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Poster ID #432
Self-esteem, or mattering, is important as it has been found to be positively related to things like perceived social support and school performance for adolescents (Elliott, Kao & Grant 2004). We wonder if an adolescent’s self-esteem is specifically affected by his religiosity. Plante and Boccaccini (1997) used the SCSORF Questionnaire and found that stronger faith promoted lighter interpersonal sensitivity, greater belief in personal control and higher self-esteem. Likewise, Ellison (1991) asserts that those with strong religiosity report higher self-esteem; yet Bahr and Martin (1983) report that there was little relationship between religiosity and self-esteem. In our study we test to see if self-esteem is one area in which religion manifests itself positively in the lives of adolescents. We hypothesize that religion will be positively correlated with self-esteem.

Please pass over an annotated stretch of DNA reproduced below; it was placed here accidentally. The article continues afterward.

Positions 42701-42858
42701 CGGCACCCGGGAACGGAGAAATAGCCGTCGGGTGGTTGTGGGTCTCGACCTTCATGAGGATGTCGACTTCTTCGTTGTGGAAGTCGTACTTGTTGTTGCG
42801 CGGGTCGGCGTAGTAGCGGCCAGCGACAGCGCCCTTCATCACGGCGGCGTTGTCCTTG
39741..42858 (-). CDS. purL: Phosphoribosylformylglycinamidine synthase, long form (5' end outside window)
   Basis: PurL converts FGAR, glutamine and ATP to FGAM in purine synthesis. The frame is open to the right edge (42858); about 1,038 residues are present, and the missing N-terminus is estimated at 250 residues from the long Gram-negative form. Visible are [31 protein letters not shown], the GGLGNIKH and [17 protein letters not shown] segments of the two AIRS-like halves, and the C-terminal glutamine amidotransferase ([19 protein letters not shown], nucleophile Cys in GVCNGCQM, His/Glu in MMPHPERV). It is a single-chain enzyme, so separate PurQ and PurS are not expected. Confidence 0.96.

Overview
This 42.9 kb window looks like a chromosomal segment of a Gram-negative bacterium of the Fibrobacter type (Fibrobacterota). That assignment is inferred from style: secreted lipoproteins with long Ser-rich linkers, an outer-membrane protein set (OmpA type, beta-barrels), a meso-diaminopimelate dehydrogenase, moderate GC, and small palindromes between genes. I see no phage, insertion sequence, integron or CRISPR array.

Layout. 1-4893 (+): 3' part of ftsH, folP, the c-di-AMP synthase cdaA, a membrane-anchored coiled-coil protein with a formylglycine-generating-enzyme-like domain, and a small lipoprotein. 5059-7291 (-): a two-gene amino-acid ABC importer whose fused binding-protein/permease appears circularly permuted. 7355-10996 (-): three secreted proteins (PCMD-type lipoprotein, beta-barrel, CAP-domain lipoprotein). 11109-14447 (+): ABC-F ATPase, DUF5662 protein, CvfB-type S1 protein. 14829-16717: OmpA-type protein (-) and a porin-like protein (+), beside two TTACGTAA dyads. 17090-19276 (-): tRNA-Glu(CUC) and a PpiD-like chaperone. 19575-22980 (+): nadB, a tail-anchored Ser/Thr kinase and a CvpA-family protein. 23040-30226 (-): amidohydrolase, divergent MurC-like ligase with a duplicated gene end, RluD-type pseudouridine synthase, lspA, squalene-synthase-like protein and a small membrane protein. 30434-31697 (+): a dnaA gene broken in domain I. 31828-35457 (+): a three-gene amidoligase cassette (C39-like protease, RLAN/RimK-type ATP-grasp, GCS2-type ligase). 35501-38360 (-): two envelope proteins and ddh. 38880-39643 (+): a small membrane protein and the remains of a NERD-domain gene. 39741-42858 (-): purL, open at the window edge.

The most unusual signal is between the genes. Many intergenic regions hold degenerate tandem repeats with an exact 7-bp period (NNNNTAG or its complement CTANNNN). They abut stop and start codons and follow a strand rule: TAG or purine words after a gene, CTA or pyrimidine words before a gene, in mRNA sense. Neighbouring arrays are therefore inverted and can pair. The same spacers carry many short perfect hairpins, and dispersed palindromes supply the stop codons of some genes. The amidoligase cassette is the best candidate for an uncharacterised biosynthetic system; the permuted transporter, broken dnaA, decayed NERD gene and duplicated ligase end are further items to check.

The Annual Mary Lou Fulton Mentored Research Conference showcases some of the best student research from the College of Family, Home, and Social Sciences. The mentored learning program encourages undergraduate students to participate in hands-on and practical research under the direction of a faculty member. Students create these posters as an aide in presenting the results of their research to the public, faculty, and their peers.
BYU ScholarsArchive Citation
Bowns, Diane M.; Malczyk, Benjamin R.; Dodge, Rachel; and Day, Randal, "Religion's Influence on Adolescent's Self-Esteem" (2010). FHSS Mentored Research Conference. 117.
Family, Home, and Social Sciences
© 2010, Diane M Bowns, et al.;
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